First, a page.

The term axle is loosely used to describe the shaft or two half shafts connected to transverse wheels. It can be a load bearing shaft or a shaft that drives the wheels on a .
On a rear wheel drive vehicle, the power to the wheels comes from a propeller shaft which runs under the centre of the vehicle, front to back, from the gearbox to the differential drive which is located centrally between the two rear wheels. The differential is a set of cogs which turns the drive rotation ninety degrees to each back wheel. The Differential, through the clever design and setup of the cogs, allows the rear wheels to rotate at different speeds necessary when the vehicle is turning. The term rear axle can refer to the complete set of two half shafts or half axles and the differential.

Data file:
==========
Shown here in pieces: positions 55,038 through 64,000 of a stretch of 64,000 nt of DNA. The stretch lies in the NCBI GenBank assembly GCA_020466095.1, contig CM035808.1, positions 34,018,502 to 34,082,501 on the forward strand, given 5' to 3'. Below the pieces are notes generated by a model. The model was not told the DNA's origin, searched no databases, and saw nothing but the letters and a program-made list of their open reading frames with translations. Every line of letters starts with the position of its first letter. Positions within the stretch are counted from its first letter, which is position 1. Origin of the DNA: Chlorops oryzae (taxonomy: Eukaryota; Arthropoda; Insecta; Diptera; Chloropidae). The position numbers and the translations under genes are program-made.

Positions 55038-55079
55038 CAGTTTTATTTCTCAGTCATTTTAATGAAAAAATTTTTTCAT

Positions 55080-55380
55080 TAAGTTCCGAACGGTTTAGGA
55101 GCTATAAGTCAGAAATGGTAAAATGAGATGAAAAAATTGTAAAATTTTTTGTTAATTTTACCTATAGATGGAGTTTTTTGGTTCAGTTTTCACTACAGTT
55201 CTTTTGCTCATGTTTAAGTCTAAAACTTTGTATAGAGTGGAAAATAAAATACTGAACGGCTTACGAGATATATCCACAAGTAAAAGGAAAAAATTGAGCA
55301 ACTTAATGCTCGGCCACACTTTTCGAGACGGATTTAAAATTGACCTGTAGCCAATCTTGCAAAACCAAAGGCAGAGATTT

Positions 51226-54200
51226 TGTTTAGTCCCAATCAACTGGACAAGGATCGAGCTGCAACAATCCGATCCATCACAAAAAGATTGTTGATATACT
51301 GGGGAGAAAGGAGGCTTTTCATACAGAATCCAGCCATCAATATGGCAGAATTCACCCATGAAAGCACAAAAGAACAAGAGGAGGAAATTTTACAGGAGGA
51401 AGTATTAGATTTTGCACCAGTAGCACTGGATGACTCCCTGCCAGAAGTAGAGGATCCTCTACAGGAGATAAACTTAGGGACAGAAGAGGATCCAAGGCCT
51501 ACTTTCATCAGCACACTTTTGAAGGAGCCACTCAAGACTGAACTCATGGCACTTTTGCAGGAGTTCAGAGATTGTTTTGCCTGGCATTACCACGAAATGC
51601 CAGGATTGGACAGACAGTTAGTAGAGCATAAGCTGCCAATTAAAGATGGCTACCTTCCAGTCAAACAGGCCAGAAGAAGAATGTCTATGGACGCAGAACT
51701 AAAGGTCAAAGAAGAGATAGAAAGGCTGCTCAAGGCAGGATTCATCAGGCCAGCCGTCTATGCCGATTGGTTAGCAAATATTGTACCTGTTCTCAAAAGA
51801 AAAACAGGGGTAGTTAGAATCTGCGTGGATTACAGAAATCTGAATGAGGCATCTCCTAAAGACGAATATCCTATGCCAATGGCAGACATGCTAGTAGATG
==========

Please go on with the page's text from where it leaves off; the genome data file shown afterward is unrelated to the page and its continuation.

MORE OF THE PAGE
On front wheel drive vehicles there are two half shaft/axles connected from a differential usually combined in the gearbox via constant velocity joints which allow the front wheels to rotate for steering the vehicle while under torque from the rotating shaft/axle. These CV joints are usually encased in a rubber sleeve containing lubricant grease. The rear wheels of the front wheel drive vehicle have stub axles which are usually short and part of an independent suspension system on each rear wheel.